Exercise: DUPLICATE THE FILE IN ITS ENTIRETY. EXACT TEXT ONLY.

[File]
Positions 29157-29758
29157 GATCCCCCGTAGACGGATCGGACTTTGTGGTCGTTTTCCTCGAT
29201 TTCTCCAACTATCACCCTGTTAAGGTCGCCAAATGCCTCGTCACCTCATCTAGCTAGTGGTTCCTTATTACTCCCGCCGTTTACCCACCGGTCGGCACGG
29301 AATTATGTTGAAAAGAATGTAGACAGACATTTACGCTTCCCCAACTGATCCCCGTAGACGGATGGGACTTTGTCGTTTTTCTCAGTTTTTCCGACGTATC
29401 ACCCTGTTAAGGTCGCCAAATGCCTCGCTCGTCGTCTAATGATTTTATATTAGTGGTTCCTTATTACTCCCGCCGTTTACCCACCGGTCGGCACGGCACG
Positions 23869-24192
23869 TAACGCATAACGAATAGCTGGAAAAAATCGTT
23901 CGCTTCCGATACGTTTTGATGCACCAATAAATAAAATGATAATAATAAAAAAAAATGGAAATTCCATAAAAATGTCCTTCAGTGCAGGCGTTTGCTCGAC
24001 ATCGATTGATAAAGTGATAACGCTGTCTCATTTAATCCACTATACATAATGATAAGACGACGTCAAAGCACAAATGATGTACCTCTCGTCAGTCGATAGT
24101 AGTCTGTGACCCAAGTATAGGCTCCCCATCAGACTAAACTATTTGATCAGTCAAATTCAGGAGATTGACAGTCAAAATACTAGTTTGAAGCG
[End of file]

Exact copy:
Positions 29157-29758
29157 GATCCCCCGTAGACGGATCGGACTTTGTGGTCGTTTTCCTCGAT
29201 TTCTCCAACTATCACCCTGTTAAGGTCGCCAAATGCCTCGTCACCTCATCTAGCTAGTGGTTCCTTATTACTCCCGCCGTTTACCCACCGGTCGGCACGG
29301 AATTATGTTGAAAAGAATGTAGACAGACATTTACGCTTCCCCAACTGATCCCCGTAGACGGATGGGACTTTGTCGTTTTTCTCAGTTTTTCCGACGTATC
29401 ACCCTGTTAAGGTCGCCAAATGCCTCGCTCGTCGTCTAATGATTTTATATTAGTGGTTCCTTATTACTCCCGCCGTTTACCCACCGGTCGGCACGGCACG
Positions 23869-24192
23869 TAACGCATAACGAATAGCTGGAAAAAATCGTT
23901 CGCTTCCGATACGTTTTGATGCACCAATAAATAAAATGATAATAATAAAAAAAAATGGAAATTCCATAAAAATGTCCTTCAGTGCAGGCGTTTGCTCGAC
24001 ATCGATTGATAAAGTGATAACGCTGTCTCATTTAATCCACTATACATAATGATAAGACGACGTCAAAGCACAAATGATGTACCTCTCGTCAGTCGATAGT
24101 AGTCTGTGACCCAAGTATAGGCTCCCCATCAGACTAAACTATTTGATCAGTCAAATTCAGGAGATTGACAGTCAAAATACTAGTTTGAAGCG